Transcendence: Eternity Port
Eternity Port, the latest adventure set in the world of Transcendence, starts off with a bang: Your hero leaves the quiet life of a station for the adventures of open space only to be ambushed by pirates and left for dead in a derelict ship. However, you’re revived and repaired by an agent of Eternity Port, a collective of virtual intelligences who are facing a threat they need your help in conquering.
In many ways, the pacing and plot of this expansion to the top-down space shooter Transcendence out class the previous expansion, The Stars of the Pilgrim. Eternity Port is able to sustain a fast pace by keeping the player on their toes with constantly changing objectives, plot reveals, and interesting side objectives. The new cyber abilities granted to you by the people of Eternity Port also breathe fresh air into the game play.
Yet the core identity of Transcendence remains unchanged: You pilot a ship, much in the style of the classic arcade game Asteroids, and explore the galaxy, taking on missions from whoever will hire you, all the while upgrading your ship and discovering new sections of space by jumping through star gates. A problem that occurred in the previous iterations of Transcendence was the lack of immediate and meaningful missions early on the in the game. A player could go two or three star systems before finding a quest giver willing to doll out a job. While this problem isn’t entirely gone from Eternity Port, it has been greatly reduced, leading to more interesting missions and a greater investment from the player. For example, early on I was tasked with spying on an intruding vessel by staying within a short distance of it while the ship’s computer scanned it. It was challenging, and it took several attempts before I was able to complete it, but it felt rewarding once I had.
The problematic difficulty curve remains, and new players to the game will have to spend some time getting used to it. It’s possible to be completely outclassed when you jump to a new part of space, and players should be cautious wherever they go. One area where the difficulty borders on ridiculous is buying vital ship upgrades, such as armor and weaponry. Several times the amount of work needed to minimally upgrade my ship was more than that of one or two missions. Still, for those that enjoy a weighty challenge, Eternity Port offers it in spades and the sense of accomplishment when you finally upgrade your ship to the way you want it is gratifying.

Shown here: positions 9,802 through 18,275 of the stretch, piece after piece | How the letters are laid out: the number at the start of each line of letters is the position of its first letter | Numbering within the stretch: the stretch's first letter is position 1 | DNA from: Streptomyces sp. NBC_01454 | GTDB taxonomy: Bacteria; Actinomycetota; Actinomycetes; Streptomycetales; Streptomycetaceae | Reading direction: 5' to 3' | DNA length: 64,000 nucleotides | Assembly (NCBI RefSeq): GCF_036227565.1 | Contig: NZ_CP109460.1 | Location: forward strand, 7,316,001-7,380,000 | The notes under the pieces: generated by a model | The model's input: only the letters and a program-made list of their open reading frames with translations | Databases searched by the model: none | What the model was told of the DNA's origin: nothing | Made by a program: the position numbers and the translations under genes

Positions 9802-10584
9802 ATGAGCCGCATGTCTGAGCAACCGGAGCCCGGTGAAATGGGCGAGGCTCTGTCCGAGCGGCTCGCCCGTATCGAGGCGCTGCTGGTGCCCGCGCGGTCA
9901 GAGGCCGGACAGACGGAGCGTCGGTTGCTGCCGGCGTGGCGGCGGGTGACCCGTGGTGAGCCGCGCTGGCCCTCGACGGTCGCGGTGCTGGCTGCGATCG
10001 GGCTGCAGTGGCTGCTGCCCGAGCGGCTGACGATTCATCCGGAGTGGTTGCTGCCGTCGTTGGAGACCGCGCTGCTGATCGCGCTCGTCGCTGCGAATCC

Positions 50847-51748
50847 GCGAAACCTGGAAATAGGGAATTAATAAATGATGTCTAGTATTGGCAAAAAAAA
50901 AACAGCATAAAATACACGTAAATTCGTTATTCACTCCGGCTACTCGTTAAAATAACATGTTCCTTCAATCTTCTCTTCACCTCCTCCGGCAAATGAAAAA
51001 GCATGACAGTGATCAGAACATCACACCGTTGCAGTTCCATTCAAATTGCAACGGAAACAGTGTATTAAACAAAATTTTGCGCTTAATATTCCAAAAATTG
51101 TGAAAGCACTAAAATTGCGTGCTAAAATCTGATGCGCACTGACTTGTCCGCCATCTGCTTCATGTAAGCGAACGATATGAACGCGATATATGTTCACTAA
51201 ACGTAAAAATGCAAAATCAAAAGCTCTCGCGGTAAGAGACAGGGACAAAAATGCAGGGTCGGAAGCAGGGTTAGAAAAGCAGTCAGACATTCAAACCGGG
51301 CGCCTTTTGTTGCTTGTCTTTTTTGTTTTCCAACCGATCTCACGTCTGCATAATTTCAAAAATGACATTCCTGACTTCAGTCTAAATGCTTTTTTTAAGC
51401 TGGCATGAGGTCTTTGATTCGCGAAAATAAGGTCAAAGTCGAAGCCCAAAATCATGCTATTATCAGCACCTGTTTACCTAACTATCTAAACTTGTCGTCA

The expansion brings with it three additional ship classes: Hercules, Raijin, and Spartan. The Hercules is a jack-of-all-trades freighter with many customizable upgrade slots, the Raijin is a nimble dogfighter, and the Spartan is a versatile gunship. In my play through, I had the most fun with the Hercules, mostly because of the massive amount of customization it offered.
The world of Transcendence is deceptively complex. A player can run through missions and the main storyline without realizing the depth that the societies in the game have. For those that dig past the surface, what’s waiting is politically and culturally nuanced. Even something as small as a having multiple forms of currency, such as the seemingly ubiquitous ‘credits’ to more specialized currencies such as Euros hints at unseen histories. The blocks of descriptive text that accompany each important action you take flesh out the world in short order, giving an immediacy to each part of the story.
On a graphical front Eternity Port looks great, sporting detailed models for the new ships and art direction that feels at home and expressive in the sci-fi world. In particular Eternity Port itself is a thing to behold, an elegant but bewildering station that stands out amongst the usual variations of space stations. Updated explosion animations and sound effects also cement the player in the world and give the minute-to-minute gunplay a sense of excitement. The soundtrack recalls other space shooters, like the classics X-Wing and Tie Fighter.
As an expansion, Eternity Port takes what made Transcendence a successful game and gives you more, while also making some modest improvements to the core experience. If you had issues with the central elements of Transcendence then this won’t fix them, but for those that enjoyed the combination of top-down shooting and space exploration, this is an expansion will have you excited to journey into the stars once more.